PPS Before you write anything, know exactly who you are targeting and what you want them to do. Tim Miles calls that the Relevance. Speak to me in my language and the ad instantly becomes relevant to me.

Do Sex and Humor Sell?

Some like to rip theirs off quickly in the heat of the moment.  Others run their fingers down the seam, taking it off slowly savoring every second.  Pulses quicken, breathing deepens, the anticipation is almost agonizing.  Usually it’s the teddies, occasionally polka dots.  Always there is a smile.  There’s nothing like Free Giftwrapping at the Toy House.  What were you thinking about?  Toy House in downtown Jackson.  The giftwrapping’s free, the smiles priceless.

I ran this ad back in October 2009 and I got some flack for it. Yet it brings up two important questions about advertising.


Should a toy store (or anyone else for that matter) be using sex in their ads?

You’ve all heard the adage, “Sex sells!” I agree, but would add the following disclaimer, “but only when the sex is related to the message.”

Take that same statement and replace the word sex with humor. It still applies.

Every Super Bowl someone uses stupid humor or blatant sex to get your attention, often with backfiring results. You remember the sex/humor, but not the company. Sex and humor are attractive. Sex and humor get your attention. Sex and humor make a larger impact. But if they don’t tie into your message, you get all the attention and none of the benefit. Use them with care.


What is your first goal with your ad? If you said draw traffic, you’re wrong. Your first goal is to get someone’s attention. Your second goal is to move the needle so that someone takes action.

You have to remember that your ads are like magnets. Their ability to attract is equal to their ability to repel. The more strongly you attract one type of customer, the more likely you will turn off another type.

If someone is complaining about your ads, then you know two things. You got their attention and you said something strong enough to repel (and attract). You’re moving the needle!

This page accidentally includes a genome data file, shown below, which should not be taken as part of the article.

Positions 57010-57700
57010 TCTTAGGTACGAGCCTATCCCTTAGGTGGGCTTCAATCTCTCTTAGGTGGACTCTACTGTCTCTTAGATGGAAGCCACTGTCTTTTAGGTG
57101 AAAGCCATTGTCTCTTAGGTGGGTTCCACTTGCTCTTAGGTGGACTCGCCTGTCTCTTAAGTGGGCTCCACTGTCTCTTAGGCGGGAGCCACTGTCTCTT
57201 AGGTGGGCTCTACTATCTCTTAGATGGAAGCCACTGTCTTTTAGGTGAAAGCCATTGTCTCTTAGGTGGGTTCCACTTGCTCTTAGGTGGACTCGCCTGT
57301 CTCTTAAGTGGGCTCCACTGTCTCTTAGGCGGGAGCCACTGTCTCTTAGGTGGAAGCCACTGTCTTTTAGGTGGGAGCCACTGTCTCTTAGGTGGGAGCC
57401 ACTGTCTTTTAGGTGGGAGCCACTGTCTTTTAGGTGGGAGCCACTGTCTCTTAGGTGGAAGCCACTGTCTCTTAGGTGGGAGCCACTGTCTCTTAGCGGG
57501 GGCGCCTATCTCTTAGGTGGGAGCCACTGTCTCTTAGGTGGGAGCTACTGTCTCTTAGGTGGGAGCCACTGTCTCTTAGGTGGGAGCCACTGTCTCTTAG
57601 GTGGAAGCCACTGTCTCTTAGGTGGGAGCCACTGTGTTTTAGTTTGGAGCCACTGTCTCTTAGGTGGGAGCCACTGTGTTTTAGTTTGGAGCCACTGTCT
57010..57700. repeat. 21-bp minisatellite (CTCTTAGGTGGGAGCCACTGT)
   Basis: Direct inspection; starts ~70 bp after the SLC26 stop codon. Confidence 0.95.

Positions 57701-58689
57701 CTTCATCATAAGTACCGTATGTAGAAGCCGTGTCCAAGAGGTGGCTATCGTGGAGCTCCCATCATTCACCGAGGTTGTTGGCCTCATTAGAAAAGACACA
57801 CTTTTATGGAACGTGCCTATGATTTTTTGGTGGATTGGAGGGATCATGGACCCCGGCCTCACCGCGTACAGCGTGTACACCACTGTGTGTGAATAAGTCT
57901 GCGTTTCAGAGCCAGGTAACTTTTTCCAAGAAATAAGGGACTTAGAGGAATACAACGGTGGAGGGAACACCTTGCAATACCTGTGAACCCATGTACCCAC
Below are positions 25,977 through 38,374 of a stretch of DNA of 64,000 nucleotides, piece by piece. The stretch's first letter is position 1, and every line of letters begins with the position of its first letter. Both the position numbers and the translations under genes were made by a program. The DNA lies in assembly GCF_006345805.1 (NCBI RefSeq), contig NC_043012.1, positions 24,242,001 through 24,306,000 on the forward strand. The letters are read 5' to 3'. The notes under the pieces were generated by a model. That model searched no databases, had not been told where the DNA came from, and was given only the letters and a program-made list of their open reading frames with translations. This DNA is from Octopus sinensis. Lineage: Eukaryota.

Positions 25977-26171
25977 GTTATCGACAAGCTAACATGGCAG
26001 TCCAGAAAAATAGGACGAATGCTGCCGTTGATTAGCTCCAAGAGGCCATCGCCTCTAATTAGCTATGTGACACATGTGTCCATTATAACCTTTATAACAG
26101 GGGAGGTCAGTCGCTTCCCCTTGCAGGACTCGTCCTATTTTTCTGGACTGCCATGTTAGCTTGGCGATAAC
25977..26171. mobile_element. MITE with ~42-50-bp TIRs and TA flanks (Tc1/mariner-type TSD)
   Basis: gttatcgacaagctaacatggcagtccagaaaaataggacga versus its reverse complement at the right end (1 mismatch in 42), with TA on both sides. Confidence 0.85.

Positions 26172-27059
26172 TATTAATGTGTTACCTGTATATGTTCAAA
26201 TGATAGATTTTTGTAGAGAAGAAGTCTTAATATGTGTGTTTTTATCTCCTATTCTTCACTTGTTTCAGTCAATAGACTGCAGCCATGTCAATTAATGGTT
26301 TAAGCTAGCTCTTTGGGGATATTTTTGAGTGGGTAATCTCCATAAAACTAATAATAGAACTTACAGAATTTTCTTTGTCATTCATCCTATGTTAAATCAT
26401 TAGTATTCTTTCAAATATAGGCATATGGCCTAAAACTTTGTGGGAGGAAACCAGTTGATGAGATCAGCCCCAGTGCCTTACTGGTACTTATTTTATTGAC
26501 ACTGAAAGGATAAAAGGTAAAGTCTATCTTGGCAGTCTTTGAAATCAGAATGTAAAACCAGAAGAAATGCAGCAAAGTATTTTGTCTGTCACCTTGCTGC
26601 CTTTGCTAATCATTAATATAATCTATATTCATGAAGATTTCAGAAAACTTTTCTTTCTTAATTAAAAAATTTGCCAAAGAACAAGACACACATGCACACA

Just make sure you are attracting the right people.

-Phil Wrzesinski

PS Don’t write your ads just to get complaints. Write your ads to make powerful statements that you can back up with your actions and don’t worry about the people who complain. Haters gotta hate.

What Will it Take to Move the Needle?

Most people trying to persuade others to their point of view will bring out mounds and mounds of data. Stacks that reach as high as the ceiling fan. Piles that will collapse all but the most stout table. And if that isn’t enough, we’ll pile on even more.

But does the needle move?

Data is rarely enough to move the needle. Data usually only emboldens the base. The two sides in the Climate Change debate have more data than they can process. Yet there are still two sides.

Data won’t move the needle for your customers either.

You’ve heard it said when someone changes their position on something… “I’ve had a change of heart.” That’s all you need to know right there. If they said, “I’ve changed my mind,” you expect they will change it right back when the mood hits. But when they’ve had a change of heart, it’s much more powerful.

The one thing that really moves the needle, whether it be politics, science, or retail, is the heart. Emotions and feelings move people. Data doesn’t.

If you want to persuade people to do business with you, you have to move the heart. Don’t tell me what you do (data), tell me why it matters (emotion). Don’t tell me what you know (data), tell me how it helps (emotion). Don’t tell me where you are (data), tell me why I want to find you (emotion). Don’t make me think, make me feel.